Nawazuddin Siddiqui is doing a film with Anurag Kashyap again, and no points for guessing his character — it’s serious. His real, raw roles in intelligent films are no more a surprise, and though he gunned it with Gangs of Wasseypur, we ask the 39-year-old if he’s lately limiting his options as a ‘hero’ with too few lead roles and too much intensity. It’s great that the Gangs team is back for your next film, Shorts, but don’t you feel like getting away from this seriousness for a bit to do the happier hero stuff?
Hero banna toh sabse easy hai! Dancing around trees, wearing red shirts, glamorous show-sha ... yeh toh koi bhi kar sakta hai. Har gali mein ek hero hai. There’s nothing challenging about a starry role ... they’re all the same, too clichéd. Why should I do 50 of those films of the same kind? I’d rather take up a 9-to-5 job. I’m an actor. And this is a good time in Indian cinema to be an actor.
Do you think the story of your difficult journey to Bollywood often overshadows the success of your arrival itself?
I talk about my struggle when someone asks me about my background. But people ask me about my background only because of the success in a certain film. That’s how they know me, and want to know more about me.
Your character in this film, too, sounds grim and grave.
My character in the film is very aloof but observant, he looks at things differently. Kai baar voh baat karna chaahta hai, but ussey pata nahi hota kya bolna hai.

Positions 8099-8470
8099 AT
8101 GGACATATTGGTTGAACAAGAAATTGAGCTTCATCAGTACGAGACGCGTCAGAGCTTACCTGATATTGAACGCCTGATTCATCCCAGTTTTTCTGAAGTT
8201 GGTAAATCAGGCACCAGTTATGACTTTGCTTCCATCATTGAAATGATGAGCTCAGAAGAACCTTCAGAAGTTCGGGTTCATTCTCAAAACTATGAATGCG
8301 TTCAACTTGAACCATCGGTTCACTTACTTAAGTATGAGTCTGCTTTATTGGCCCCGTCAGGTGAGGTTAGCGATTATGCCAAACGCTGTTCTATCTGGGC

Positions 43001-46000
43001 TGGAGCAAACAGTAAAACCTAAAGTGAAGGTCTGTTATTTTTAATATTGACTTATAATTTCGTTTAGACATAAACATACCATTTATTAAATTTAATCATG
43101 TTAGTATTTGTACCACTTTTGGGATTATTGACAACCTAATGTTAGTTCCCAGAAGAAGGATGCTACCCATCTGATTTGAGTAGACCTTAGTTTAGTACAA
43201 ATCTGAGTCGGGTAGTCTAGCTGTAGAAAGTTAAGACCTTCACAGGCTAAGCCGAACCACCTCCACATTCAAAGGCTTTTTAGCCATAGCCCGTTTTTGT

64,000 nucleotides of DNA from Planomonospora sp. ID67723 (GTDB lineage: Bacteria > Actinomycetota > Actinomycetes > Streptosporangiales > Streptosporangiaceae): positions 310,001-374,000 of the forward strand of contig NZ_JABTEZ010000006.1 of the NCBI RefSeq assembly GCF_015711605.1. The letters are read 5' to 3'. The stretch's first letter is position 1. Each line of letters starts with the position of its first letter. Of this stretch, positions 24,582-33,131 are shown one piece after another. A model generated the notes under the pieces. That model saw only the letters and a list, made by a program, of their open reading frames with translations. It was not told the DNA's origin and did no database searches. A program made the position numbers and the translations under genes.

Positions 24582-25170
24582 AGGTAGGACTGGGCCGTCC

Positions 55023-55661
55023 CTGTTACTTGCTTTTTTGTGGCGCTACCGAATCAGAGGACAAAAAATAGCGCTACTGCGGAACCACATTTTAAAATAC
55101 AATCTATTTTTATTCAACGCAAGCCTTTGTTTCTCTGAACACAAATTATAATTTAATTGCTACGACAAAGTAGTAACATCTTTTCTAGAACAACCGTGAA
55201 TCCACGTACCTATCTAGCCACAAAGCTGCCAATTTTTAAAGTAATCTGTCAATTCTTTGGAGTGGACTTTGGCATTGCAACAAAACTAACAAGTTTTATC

How much of that character are you, in real life?
I believe every character you play is actually some part of you, some more while some less. In this case, I am about 15% of it. This film is a coming together of five unknown but talented directors; we are not exactly expecting a box-office bang but are hoping it’ll be great for a certain audience.
Your family in flood-stricken Uttarakhand has been through trouble, and you’ve said you will volunteer help. How do you plan to do that, and how do you think others can be of help?
Yes, they are okay now, my brother is doing relief work and I’m going there to assist him in whatever way he wants me to. We can’t really control natural calamities, especially in a sensitive zone such as this, but humara farz hai, to help in whatever capacity we can, to not over-commercialise a place to the extent of devastation.